General Wesley Clark, the former NATO supreme allied commander, disagreed with opponents of openly gay service on ABC's This Week.

The debate, moderated by host Christiane Amanpour, included Lieutenant Colonel Bob Maginnis representing the Family Research Council (FRC), a socially conservative group that opposes gay rights and was recently added to the Southern Poverty Law Center's (SPLC) list of hate groups, and Elaine Donnelly, founder and president of the Center for Military Readiness. Both say they oppose “Don't Ask, Don't Tell,” the 1993 law that prescribes discharge for gay service members who do not remain celibate or closeted, because gay men and lesbians should not be allowed to serve in the military.

Supporting repeal of the law were Clarke Cooper, an active Army reservist and executive director of the gay GOP group Log Cabin Republicans, which is challenging the law in the courts, and Tammy Schultz, director of national security and joint warfare at the Marine Corps War College.

On the program, Clark pointed to a Pentagon report that supports repeal.

“On a scale of 1 to 10, the report said this was about a 2 in terms of degree of difficulty and degree of disruption,” he said via satellite. “Yes, it does add complexity, but not nearly as much complexity as the continuing uncertainty.”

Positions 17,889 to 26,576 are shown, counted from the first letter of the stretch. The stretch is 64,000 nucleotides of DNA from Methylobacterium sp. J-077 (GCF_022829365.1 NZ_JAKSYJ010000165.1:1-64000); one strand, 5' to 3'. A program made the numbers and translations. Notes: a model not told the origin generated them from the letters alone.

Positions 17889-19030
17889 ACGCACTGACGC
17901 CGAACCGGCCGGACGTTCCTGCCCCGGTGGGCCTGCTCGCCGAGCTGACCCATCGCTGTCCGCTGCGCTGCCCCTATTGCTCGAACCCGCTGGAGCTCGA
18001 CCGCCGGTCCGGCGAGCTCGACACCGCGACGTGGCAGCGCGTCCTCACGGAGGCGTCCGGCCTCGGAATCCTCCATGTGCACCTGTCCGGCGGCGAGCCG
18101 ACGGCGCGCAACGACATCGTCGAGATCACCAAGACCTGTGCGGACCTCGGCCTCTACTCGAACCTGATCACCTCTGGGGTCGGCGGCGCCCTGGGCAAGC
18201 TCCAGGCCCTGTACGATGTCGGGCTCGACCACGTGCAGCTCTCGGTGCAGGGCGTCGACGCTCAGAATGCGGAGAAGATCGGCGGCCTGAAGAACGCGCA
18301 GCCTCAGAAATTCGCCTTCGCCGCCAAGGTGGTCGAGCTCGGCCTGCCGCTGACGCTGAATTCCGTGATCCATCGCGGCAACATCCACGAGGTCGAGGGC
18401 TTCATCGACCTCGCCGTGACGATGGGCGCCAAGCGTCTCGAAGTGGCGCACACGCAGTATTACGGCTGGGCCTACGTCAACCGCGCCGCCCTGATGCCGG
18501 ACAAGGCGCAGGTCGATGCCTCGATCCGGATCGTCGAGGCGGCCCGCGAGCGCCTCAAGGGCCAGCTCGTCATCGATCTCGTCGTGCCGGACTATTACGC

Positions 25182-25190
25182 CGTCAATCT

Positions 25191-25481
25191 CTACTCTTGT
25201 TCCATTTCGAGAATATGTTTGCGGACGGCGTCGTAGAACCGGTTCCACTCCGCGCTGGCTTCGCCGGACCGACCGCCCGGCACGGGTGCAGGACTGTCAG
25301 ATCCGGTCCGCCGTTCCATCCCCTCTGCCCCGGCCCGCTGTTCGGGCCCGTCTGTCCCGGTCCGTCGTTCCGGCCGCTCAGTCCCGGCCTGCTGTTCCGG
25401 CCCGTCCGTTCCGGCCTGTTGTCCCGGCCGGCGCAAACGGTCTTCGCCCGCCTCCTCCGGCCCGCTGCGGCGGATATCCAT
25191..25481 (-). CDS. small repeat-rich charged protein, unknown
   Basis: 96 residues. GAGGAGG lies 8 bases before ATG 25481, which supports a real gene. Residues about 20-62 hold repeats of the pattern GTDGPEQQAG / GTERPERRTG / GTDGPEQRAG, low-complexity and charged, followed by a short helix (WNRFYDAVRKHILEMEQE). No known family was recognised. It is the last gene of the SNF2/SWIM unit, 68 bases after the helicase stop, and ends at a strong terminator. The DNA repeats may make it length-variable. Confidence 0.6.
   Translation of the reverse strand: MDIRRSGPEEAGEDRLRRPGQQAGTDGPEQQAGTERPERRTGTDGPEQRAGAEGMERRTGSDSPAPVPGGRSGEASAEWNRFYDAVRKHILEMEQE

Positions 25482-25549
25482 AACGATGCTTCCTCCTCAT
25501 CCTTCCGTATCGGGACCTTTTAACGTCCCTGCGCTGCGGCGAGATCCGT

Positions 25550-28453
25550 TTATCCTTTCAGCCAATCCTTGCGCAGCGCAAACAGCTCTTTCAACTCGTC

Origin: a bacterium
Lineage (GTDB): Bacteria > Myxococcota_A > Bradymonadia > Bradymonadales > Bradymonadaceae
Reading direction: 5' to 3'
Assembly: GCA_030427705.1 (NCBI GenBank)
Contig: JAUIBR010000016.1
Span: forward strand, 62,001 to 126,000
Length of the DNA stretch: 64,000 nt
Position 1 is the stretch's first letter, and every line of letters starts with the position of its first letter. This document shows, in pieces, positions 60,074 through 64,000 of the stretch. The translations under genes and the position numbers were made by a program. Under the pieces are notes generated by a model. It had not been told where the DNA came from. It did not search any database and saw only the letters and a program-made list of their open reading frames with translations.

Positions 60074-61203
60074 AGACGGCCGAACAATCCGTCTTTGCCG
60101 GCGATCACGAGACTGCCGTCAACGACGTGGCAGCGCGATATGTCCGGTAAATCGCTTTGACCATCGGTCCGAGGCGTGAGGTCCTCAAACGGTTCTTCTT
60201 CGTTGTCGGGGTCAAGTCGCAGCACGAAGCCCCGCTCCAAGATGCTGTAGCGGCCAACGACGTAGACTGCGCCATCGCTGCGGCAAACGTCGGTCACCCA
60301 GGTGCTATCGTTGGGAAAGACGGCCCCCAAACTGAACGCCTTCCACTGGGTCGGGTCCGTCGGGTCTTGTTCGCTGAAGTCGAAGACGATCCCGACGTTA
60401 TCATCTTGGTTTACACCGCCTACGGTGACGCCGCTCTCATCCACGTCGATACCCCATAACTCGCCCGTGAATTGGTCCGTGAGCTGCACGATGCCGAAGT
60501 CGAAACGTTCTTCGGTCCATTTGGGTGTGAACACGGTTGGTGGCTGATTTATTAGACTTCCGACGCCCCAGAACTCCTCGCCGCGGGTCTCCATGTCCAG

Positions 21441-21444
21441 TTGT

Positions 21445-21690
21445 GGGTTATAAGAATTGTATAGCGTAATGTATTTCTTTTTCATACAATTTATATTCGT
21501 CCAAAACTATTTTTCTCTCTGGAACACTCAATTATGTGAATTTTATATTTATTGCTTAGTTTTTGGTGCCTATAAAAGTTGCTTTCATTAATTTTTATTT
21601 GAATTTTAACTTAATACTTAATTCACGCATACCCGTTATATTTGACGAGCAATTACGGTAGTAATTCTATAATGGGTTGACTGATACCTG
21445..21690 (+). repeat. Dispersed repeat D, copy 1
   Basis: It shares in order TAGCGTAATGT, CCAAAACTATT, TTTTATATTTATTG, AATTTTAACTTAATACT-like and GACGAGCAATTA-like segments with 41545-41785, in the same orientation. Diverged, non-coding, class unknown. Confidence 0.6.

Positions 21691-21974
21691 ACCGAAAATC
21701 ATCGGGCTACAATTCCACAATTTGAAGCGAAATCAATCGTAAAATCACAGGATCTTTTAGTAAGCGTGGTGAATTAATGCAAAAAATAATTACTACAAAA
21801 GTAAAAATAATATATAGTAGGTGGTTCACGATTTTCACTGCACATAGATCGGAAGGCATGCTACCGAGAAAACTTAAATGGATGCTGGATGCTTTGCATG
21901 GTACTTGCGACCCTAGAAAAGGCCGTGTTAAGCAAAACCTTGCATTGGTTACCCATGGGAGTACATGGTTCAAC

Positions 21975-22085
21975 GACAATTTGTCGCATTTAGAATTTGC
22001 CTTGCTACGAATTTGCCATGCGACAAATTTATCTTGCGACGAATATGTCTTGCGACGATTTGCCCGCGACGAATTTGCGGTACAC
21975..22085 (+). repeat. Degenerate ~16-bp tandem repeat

Clark added that war is an ideal time to implement change, a point made by the military's two top uniformed officers, Admiral Mike Mullen, the chairman of the Joint Chiefs of Staff, and General James Cartwright, the vice chairman.

“I do agree with the point that the chairman and the vice chairman made that, if the military's focused on war, this is the ideal time to do it, because we're talking about building teamwork around a common purpose.”

“And what the survey showed is that essentially all of the service members, 92 percent, agree that they could serve – they could serve in a unit in combat, and they could work together effectively, and it wouldn't compromise mission readiness,” he said.

Echoing a complaint first made by Arizona Senator John McCain, Donnelly said the report was flawed because it did not ask service members if the law should be repealed, a question Secretary of Defense Robert Gates has called inappropriate.

Maginnis dismissed a video report on repeal of a similar ban in Britain, which resulted in few negative effects.

“The U.S. military is about 18 times larger than the Brits,” Maginnis said. “You know, to compare them to – you know, to us, is like comparing an M1A1 tank to a Roman chariot.”

“Nothing will be good enough for the opponents who do not want to repeal 'Don't Ask, Don't Tell,'” Schultz replied. “It's not about the evidence; it's about the ideology. They're saying, 'Oh, you can't compare the U.S. military to other militaries. We're bigger, we're in war, et cetera, et cetara.' But then they simultaneously want to say we have the most professional forces in the world, which we do.”